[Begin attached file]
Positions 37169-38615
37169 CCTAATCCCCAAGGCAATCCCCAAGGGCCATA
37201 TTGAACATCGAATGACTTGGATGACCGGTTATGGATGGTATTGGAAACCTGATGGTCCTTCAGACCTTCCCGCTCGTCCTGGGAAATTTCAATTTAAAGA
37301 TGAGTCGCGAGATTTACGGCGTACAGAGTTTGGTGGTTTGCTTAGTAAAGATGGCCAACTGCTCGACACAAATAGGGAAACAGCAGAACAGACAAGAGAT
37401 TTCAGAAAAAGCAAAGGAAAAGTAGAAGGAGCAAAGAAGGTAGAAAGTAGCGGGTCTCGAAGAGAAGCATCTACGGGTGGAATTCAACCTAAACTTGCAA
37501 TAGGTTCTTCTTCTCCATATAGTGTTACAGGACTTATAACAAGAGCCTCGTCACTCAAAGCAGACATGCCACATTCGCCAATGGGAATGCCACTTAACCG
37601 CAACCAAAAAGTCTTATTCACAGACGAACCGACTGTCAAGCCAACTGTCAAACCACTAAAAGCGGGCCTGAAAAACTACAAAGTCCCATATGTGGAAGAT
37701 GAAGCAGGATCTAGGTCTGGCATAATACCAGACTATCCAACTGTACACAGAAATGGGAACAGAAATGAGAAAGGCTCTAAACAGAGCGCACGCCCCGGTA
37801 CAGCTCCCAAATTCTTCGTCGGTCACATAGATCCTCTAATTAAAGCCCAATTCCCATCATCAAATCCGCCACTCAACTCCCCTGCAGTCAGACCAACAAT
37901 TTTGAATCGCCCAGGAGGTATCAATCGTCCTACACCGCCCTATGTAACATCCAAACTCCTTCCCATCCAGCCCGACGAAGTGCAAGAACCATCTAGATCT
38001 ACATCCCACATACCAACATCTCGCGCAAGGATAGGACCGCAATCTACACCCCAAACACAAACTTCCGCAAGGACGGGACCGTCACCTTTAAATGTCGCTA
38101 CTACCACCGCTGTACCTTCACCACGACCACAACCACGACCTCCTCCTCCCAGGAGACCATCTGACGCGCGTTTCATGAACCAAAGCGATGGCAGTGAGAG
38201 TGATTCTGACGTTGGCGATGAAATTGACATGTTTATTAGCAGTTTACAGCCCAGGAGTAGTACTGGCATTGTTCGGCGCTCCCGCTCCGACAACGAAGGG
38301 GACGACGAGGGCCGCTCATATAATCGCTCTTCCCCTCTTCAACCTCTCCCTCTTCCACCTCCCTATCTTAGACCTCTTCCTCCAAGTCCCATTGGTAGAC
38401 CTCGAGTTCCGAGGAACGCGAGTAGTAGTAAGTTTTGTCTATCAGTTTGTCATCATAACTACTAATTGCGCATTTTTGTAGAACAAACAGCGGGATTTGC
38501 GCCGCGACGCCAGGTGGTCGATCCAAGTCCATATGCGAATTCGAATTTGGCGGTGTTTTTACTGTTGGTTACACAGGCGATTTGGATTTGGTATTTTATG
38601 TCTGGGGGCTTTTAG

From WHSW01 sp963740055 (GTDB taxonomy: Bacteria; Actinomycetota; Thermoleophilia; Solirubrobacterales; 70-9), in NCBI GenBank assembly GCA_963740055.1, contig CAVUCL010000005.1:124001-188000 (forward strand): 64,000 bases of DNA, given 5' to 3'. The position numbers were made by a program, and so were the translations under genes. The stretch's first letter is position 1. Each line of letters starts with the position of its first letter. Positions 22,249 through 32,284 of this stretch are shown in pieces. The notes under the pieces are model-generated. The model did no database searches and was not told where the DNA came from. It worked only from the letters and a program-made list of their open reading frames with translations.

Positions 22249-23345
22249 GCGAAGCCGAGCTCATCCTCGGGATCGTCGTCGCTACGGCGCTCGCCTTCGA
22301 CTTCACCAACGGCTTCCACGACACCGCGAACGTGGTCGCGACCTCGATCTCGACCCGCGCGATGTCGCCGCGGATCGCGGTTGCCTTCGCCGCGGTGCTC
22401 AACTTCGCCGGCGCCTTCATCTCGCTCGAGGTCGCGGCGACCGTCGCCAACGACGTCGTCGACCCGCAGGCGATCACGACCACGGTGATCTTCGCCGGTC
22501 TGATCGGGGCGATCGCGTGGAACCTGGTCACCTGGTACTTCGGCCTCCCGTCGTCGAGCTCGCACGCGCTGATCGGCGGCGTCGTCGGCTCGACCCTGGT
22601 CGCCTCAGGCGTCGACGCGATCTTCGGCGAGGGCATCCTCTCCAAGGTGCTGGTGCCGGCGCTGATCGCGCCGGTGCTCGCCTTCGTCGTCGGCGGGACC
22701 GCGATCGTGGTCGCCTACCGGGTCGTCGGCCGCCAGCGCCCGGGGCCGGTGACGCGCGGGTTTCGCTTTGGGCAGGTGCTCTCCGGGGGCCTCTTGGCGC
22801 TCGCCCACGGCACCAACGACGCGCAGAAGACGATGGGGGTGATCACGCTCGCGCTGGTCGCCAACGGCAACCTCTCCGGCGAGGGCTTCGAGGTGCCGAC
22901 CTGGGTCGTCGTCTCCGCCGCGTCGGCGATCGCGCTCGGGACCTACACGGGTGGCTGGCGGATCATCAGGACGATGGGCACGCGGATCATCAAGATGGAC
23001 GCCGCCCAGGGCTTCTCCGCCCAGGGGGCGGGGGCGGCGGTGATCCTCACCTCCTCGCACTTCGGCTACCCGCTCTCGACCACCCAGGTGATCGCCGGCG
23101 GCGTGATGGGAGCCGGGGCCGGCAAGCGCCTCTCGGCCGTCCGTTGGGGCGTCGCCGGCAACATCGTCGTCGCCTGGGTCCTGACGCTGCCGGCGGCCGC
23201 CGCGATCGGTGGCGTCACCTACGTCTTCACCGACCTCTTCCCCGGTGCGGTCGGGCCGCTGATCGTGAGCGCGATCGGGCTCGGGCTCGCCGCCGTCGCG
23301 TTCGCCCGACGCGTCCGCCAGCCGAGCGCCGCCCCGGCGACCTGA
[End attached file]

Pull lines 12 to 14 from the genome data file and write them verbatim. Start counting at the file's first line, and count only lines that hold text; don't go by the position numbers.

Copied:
38101 CTACCACCGCTGTACCTTCACCACGACCACAACCACGACCTCCTCCTCCCAGGAGACCATCTGACGCGCGTTTCATGAACCAAAGCGATGGCAGTGAGAG
38201 TGATTCTGACGTTGGCGATGAAATTGACATGTTTATTAGCAGTTTACAGCCCAGGAGTAGTACTGGCATTGTTCGGCGCTCCCGCTCCGACAACGAAGGG
38301 GACGACGAGGGCCGCTCATATAATCGCTCTTCCCCTCTTCAACCTCTCCCTCTTCCACCTCCCTATCTTAGACCTCTTCCTCCAAGTCCCATTGGTAGAC